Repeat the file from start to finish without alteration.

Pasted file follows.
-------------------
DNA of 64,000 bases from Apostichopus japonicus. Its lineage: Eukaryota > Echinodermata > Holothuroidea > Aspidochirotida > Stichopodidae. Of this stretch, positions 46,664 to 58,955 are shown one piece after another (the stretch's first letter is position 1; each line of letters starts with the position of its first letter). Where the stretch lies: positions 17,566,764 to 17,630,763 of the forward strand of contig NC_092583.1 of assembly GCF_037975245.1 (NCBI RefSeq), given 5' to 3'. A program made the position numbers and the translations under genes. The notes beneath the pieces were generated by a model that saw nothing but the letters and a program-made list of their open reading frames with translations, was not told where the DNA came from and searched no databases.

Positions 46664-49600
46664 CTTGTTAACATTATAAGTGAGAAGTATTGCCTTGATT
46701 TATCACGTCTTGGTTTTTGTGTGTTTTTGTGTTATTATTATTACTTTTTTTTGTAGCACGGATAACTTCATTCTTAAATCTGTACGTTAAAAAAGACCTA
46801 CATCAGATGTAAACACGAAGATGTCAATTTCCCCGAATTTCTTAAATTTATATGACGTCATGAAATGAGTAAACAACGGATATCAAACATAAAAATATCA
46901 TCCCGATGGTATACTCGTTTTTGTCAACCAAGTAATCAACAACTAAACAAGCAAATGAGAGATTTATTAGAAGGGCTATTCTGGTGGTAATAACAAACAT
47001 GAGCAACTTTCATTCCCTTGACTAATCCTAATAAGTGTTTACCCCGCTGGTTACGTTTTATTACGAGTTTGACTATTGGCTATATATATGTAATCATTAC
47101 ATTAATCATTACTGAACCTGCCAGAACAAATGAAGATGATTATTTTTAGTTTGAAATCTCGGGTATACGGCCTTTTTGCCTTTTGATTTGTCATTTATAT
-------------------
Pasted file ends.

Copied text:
DNA of 64,000 bases from Apostichopus japonicus. Its lineage: Eukaryota > Echinodermata > Holothuroidea > Aspidochirotida > Stichopodidae. Of this stretch, positions 46,664 to 58,955 are shown one piece after another (the stretch's first letter is position 1; each line of letters starts with the position of its first letter). Where the stretch lies: positions 17,566,764 to 17,630,763 of the forward strand of contig NC_092583.1 of assembly GCF_037975245.1 (NCBI RefSeq), given 5' to 3'. A program made the position numbers and the translations under genes. The notes beneath the pieces were generated by a model that saw nothing but the letters and a program-made list of their open reading frames with translations, was not told where the DNA came from and searched no databases.

Positions 46664-49600
46664 CTTGTTAACATTATAAGTGAGAAGTATTGCCTTGATT
46701 TATCACGTCTTGGTTTTTGTGTGTTTTTGTGTTATTATTATTACTTTTTTTTGTAGCACGGATAACTTCATTCTTAAATCTGTACGTTAAAAAAGACCTA
46801 CATCAGATGTAAACACGAAGATGTCAATTTCCCCGAATTTCTTAAATTTATATGACGTCATGAAATGAGTAAACAACGGATATCAAACATAAAAATATCA
46901 TCCCGATGGTATACTCGTTTTTGTCAACCAAGTAATCAACAACTAAACAAGCAAATGAGAGATTTATTAGAAGGGCTATTCTGGTGGTAATAACAAACAT
47001 GAGCAACTTTCATTCCCTTGACTAATCCTAATAAGTGTTTACCCCGCTGGTTACGTTTTATTACGAGTTTGACTATTGGCTATATATATGTAATCATTAC
47101 ATTAATCATTACTGAACCTGCCAGAACAAATGAAGATGATTATTTTTAGTTTGAAATCTCGGGTATACGGCCTTTTTGCCTTTTGATTTGTCATTTATAT